We do need to break the stranglehold of fossil fuels on our community. The only questions to be answered relate to the best and most effective manner to wean ourselves onto green energy. A graduated tax appears at first glance to be an inefficient response; too little, probably too late. We need to cut emissions now and we have to be prepared for the changes to our lifestyle which this will entail. Until we take real, practical action we shall remain slaves to the technology which threatens to destroy us.

Thursday, July 7, 2011

Reducing Carbon Dioxide Emissions: Tax households, or target polluters?

Whatever the merits of Australia's proposed carbon tax in terms of CO2 emissions reduction in the long term, in the short term it is - quite simply - a consumption tax.

The lion's share of the direct tax will be borne by electricity producers and suppliers who rely almost entirely on coal fired generating plants. Australia's coal, cheap and abundant as it is even given the high wages - by world standards - paid to our miners, is brown coal, high in sulphur and not particularly clean burning by comparison with quality black coking coal. Be that as it may, faced with a choice between absorbing the tax and passing it on to consumers, there is little doubt that the net effect of the carbon tax will be higher prices for ordinary households across the entire range of household expenditure, not least of which will be an inflated electricity bill.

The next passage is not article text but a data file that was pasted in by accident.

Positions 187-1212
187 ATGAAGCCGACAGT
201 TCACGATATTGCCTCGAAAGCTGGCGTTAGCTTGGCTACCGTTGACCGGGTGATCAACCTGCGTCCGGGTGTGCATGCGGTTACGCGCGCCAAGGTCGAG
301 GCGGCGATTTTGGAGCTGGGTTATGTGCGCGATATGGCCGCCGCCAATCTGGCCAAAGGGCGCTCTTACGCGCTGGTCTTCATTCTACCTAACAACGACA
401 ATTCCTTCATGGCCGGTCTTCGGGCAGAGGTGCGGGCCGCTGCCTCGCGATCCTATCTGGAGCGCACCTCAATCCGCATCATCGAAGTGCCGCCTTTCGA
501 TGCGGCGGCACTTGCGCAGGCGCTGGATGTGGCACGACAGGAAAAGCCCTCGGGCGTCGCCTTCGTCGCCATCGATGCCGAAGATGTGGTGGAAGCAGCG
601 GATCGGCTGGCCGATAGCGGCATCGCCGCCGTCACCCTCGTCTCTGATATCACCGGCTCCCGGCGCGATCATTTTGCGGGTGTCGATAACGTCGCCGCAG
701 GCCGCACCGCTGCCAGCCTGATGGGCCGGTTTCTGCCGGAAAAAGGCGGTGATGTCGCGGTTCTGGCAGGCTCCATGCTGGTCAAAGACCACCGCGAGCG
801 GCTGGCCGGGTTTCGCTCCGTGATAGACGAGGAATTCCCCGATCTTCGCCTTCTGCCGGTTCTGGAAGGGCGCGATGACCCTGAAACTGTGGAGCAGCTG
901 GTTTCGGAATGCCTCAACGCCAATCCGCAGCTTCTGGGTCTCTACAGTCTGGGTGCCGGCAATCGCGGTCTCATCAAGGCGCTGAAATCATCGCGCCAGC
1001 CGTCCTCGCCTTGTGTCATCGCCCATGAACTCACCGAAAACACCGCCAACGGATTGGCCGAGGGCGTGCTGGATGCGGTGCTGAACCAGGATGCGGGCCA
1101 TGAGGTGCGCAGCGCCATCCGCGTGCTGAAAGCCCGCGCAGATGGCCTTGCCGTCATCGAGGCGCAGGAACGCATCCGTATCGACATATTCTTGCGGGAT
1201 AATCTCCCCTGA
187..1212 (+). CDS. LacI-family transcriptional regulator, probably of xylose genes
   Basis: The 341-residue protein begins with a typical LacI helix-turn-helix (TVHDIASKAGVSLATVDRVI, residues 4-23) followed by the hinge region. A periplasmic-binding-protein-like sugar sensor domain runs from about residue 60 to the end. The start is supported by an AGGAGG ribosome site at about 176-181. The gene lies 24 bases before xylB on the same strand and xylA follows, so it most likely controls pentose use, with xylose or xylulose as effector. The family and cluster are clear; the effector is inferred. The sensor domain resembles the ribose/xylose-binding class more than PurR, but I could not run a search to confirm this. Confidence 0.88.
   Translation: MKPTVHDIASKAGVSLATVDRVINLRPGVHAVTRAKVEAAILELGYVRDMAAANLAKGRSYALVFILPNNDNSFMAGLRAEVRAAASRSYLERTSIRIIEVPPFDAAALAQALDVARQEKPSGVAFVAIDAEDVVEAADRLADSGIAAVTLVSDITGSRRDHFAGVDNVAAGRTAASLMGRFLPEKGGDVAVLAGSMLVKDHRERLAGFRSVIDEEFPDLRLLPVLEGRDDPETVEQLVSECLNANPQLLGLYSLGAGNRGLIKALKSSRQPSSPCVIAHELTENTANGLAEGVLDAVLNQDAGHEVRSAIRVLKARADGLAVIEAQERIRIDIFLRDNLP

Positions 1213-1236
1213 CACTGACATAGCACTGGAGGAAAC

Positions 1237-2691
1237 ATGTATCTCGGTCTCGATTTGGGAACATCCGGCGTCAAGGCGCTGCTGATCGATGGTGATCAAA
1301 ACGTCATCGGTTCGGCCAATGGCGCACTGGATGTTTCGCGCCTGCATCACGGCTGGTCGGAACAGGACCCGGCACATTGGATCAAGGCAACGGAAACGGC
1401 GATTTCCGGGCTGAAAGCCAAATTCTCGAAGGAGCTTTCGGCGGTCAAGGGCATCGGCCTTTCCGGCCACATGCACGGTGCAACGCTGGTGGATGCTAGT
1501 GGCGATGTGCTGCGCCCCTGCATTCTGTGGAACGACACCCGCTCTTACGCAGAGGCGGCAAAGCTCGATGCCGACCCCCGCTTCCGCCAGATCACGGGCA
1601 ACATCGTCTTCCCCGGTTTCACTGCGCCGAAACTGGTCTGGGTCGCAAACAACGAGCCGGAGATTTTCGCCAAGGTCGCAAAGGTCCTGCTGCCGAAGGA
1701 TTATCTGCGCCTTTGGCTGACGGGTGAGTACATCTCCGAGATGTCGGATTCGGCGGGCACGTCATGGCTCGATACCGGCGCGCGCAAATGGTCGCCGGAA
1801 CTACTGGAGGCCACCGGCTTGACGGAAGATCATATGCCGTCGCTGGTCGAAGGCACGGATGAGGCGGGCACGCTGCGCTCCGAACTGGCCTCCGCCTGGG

Shops open until late seven days a week in air-conditioned malls, the proliferation of household appliances and electronic gadgetry, office workers putting in unconscionable hours in heated, air-conditioned, brightly lit buildings which never close as cleaners and maintenance workers move in overnight; as a nation we use electricity prolifically. A tax on electricity consumption is, ultimately, a tax on almost everything Australians do, use, buy and sell.

Without entering into the detail of the controversial climate debate, one fundamental question must be asked of this new tax.